Credit: KBIC Natural Resources Department<p>Keweenaw Bay Indian Community would join tribes across the country who, for reasons of cultural and environmental protection and tribal sovereignty, have successfully applied for the right to influence their water's regulation.</p> <p>It's part of tribes exercising their rights as sovereign governments and it can't be understood without knowing two key cases, Heather Whiteman Runs Him, an attorney with the Native American Rights Foundation and member of the Crow Tribe, told EHN.</p> <p>In a legal battle spanning the late 1990s and early 2000s, the Pueblo of Isleta in western New Mexico, under the treatment in a manner similar as states provision, gained the right to set water regulations for the Rio Grande within the pueblo boundaries and what was dumped into the river upstream.</p> <p>Shortly after <a href="https://law.justia.com/cases/federal/district-courts/FSupp/865/733/1506274/" target="_blank">the ruling</a>, Albuquerque <a href="https://www.abcwua.org/education/30_SWRP.html" target="_blank">updated their wastewater treatment plant</a> to meet the standards necessary for Pueblo of Isleta's cultural needs.</p> <p>Pueblo of Isleta was one of the first tribes to receive treatment in a manner similar as states.</p> <p>Second, the Sokaogon Chippewa Community Mole Lake Band in northern Wisconsin leveraged their power under the same provision to put the regulatory brakes on the proposed Crandon Mine that threatened the quality of water needed to grow wild rice, <a href="http://sokaogonchippewa.com/remembering-the-end-of-the-crandon-mine/" target="_blank">a crop similarly tied</a> to the tribe's long history in the area.</p> <p>The tribe regulates their waters as Outstanding National Resource Waters, the most stringent federal water regulation allowed, which means <a href="https://www.epa.gov/wqs-tech/key-concepts-module-4-antidegradation" target="_blank">water quality cannot be lowered</a>, except temporarily. This allowed them to legally challenge the Crandon Mine on the grounds that discharge from the mine <a href="https://www.epa.gov/sites/production/files/2014-11/documents/casestudy-sokaogon.pdf" target="_blank">would adversely affect their water bodies</a>.</p> <p>Since then, Sokaogon Chippewa Community and others purchased the site and halted its development as a mine, ending one of the <a href="https://www.bizjournals.com/milwaukee/stories/2003/10/27/daily13.html" target="_blank">longest battles over regulation in Wisconsin's history.</a></p> <p>These two significant cases show how tribes have established their standards under treatment in a manner similar as states in different ways and for different reasons throughout the country. </p> <p>Other examples include: </p><ul><li>The Confederated Salish and Kootenai Tribes of the Flathead Reservation in western Montana sought, and gained the authority to <a href="https://www.epa.gov/sites/production/files/2014-11/documents/casestudy-flathead.pdf" target="_blank">regulate Flathead Lake</a> to preserve its low levels of pollution. </li><li>The Seminole Tribe in Florida set standards to address <a href="https://www.epa.gov/sites/production/files/2014-11/documents/casestudy-seminole.pdf" target="_blank">a high level of phosphorus</a> in their water and worked with the state to improve water quality.</li><li>The Fort Peck Tribes in northeastern Montana set <a href="https://www.epa.gov/sites/production/files/2014-11/documents/casestudy-fortpeck.pdf" target="_blank">standards that included targets</a> for plant and animal life within the water. Including plant and animal populations in water quality standards can get at issues affecting water quality like habitat loss and erosion, not just the presence of pollution.</li></ul>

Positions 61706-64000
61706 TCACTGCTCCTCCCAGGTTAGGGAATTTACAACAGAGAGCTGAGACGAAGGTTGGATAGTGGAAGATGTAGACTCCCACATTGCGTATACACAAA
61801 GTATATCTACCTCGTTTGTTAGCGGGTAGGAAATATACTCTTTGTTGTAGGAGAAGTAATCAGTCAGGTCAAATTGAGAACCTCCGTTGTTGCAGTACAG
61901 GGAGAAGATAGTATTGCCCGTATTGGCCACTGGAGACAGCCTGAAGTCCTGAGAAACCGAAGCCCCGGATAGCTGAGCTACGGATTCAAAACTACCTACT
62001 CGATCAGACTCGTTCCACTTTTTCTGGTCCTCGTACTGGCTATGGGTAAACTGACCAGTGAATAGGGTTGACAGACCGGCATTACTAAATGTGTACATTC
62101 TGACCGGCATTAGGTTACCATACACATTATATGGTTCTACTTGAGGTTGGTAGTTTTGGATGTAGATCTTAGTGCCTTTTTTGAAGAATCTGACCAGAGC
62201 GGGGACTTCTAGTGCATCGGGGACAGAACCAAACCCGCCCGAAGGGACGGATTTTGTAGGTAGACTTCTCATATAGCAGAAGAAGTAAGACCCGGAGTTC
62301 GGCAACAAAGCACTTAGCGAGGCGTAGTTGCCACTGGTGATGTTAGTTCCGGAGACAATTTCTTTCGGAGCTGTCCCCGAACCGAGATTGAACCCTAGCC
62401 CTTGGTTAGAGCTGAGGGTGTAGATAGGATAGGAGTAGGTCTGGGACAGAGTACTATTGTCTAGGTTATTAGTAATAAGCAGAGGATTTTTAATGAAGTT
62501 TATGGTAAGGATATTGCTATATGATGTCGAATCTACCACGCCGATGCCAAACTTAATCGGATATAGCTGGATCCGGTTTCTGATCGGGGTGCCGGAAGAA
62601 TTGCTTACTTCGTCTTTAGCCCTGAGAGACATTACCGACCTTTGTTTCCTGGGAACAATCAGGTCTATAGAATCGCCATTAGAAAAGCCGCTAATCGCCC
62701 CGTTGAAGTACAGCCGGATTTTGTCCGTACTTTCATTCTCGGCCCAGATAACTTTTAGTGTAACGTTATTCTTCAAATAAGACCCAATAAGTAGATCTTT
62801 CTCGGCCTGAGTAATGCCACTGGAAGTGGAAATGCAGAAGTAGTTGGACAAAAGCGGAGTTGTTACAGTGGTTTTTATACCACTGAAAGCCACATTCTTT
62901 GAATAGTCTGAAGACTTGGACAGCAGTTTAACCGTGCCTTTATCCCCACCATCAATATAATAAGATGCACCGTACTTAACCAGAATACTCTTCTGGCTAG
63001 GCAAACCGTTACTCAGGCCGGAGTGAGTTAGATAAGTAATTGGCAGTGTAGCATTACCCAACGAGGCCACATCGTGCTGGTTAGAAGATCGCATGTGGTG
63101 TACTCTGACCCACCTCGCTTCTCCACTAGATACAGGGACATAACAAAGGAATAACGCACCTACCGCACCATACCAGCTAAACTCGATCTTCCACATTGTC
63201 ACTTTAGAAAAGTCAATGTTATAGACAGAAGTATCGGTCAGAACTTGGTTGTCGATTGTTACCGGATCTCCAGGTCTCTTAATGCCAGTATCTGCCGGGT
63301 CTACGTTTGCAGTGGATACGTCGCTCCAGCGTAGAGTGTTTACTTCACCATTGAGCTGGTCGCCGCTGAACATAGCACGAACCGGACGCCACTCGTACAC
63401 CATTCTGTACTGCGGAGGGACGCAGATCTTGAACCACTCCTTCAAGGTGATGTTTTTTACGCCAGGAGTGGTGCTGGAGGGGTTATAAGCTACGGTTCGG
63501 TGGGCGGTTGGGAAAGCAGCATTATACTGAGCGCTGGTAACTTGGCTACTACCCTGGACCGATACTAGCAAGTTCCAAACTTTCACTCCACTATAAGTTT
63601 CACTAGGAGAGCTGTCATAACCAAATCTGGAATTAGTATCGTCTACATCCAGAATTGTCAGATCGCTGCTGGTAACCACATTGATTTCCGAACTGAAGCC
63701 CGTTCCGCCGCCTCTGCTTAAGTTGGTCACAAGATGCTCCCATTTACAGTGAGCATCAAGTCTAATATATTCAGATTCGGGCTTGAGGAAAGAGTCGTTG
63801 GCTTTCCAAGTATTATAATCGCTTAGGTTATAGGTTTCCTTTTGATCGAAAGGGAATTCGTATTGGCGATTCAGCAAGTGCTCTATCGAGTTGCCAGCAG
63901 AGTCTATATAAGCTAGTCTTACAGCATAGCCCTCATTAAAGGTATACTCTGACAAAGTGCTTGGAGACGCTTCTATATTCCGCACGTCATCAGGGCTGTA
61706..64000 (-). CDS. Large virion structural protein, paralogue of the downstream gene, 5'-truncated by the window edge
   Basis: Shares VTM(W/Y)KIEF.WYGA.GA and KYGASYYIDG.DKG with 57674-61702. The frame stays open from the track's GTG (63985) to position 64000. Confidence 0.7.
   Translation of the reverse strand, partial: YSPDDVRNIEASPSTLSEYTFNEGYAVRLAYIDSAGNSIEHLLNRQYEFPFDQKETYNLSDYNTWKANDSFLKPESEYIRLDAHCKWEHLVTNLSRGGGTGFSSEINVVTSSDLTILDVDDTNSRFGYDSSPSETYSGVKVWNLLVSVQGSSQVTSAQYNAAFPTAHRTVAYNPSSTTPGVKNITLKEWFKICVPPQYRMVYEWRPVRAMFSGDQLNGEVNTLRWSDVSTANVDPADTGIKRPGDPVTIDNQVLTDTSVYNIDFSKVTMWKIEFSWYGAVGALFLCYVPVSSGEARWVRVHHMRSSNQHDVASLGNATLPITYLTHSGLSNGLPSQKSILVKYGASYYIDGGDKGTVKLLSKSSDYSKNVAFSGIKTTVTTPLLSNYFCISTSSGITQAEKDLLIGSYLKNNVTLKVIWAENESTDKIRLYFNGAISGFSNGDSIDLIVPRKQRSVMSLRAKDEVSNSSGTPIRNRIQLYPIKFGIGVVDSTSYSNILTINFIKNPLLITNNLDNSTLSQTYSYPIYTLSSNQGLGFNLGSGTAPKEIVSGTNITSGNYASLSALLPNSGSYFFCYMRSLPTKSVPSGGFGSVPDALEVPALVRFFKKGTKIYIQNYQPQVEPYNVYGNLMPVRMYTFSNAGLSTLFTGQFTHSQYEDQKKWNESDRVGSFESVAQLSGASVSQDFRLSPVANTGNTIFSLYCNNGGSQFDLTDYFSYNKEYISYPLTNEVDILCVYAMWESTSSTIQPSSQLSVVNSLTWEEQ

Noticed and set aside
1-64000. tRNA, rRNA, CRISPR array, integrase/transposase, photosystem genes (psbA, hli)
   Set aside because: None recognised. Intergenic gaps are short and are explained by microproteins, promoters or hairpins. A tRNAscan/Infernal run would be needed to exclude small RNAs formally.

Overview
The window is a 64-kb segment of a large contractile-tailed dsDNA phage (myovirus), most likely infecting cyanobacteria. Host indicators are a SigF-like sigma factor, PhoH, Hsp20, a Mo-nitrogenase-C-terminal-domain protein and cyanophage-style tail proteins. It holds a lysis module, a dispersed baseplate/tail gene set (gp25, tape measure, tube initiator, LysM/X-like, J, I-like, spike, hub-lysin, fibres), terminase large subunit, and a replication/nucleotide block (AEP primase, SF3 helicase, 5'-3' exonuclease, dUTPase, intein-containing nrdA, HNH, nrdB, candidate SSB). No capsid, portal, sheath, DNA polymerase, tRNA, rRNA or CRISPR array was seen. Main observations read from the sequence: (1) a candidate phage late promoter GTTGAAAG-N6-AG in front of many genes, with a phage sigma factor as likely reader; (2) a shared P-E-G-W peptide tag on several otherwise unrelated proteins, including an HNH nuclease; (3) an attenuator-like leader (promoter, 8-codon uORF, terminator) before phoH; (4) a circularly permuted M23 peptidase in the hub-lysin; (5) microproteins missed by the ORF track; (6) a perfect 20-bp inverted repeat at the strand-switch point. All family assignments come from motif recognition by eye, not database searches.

Kathleen Smith and Terri Denomie during a water ceremony on Lake Superior last summer. (Credit: KBIC Natural Resources Department)<p>Given the protracted legal and regulatory struggles of Pueblo of Isleta and the Sokaogon Chippewa Community, it's not surprising to find opposition to the Keweenaw Bay Indian Community's application.</p> <p>Perhaps the most notable came from Michigan's Senate Natural Resources Committee, which passed a <a href="http://www.legislature.mi.gov/(S(habt4t0s2u15agqv0swyxz3e))/documents/2019-2020/Journal/Senate/pdf/2019-SJ-05-23-051.pdf" target="_blank">resolution in opposition</a> to the tribe's application. </p> <p>The resolution, which doesn't have any legal weight behind it, states that "concerns exist that approval—particularly approval of the water quality request—would inevitably lead to unreasonable consequences, create a patchwork of regulations, and be inappropriate for nontribal property owners within and outside of the reservation borders."</p> <p>It goes on to say that the state is already doing a good job protecting water.</p> <p>Republican Senators Ed McBroom and Curt VanderWall sponsored the resolution. Neither responded to requests for comment.</p> <p>Challenges like this are not uncommon, but usually unsuccessful, Elizabeth Kronk Warner, a law professor and the Director of Tribal Law and Government at University of Kansas and member of the Sault Ste. Marie Tribe of Chippewa Indians, told EHN.</p> <p>Treatment in a manner similar as states is not something states should be afraid of, she said. It's an opportunity for states to work with tribes that has generally worked really well.</p> <p>"Especially in the state of Michigan, with Flint and water quality issues, I would argue it's a good thing," she said.</p> <p>The treatment in a manner similar as states provision changes who suggests regulations, not who enforces them. Citizens concerned by proposed regulations can still submit comments to EPA and participate in the process that way, she said.</p> <p>"We think this is an opportunity to work together with the state of Michigan, the federal government and the Keweenaw Bay Indian Community to help those clean water standards so my people can live a clean life," <a href="https://www.uppermichiganssource.com/content/news/Discussion-regarding-permit-for-deer-baiting-continues-509982681.html" target="_blank">said Tribal Council President Warren Swartz</a> in a statement to Michigan's Senate committee on natural resources. </p> <p>Water quality standards, which the KBIC will craft should EPA approve their application, can be set to meet the needs of the tribes and the water bodies in question.</p> <p>The Keweenaw Bay Indian Community hasn't said what standards they'll set, though they've indicated they will be based in over a decade of water monitoring the tribe has conducted.</p> <p>"We want to set standards that fit our community," Cree said.</p> <p>If the tribe's application is approved by the EPA, Cree hopes other tribes in Michigan follow suit. She says tribes themselves have the regional, scientific and cultural knowledge to best set water quality standards. </p>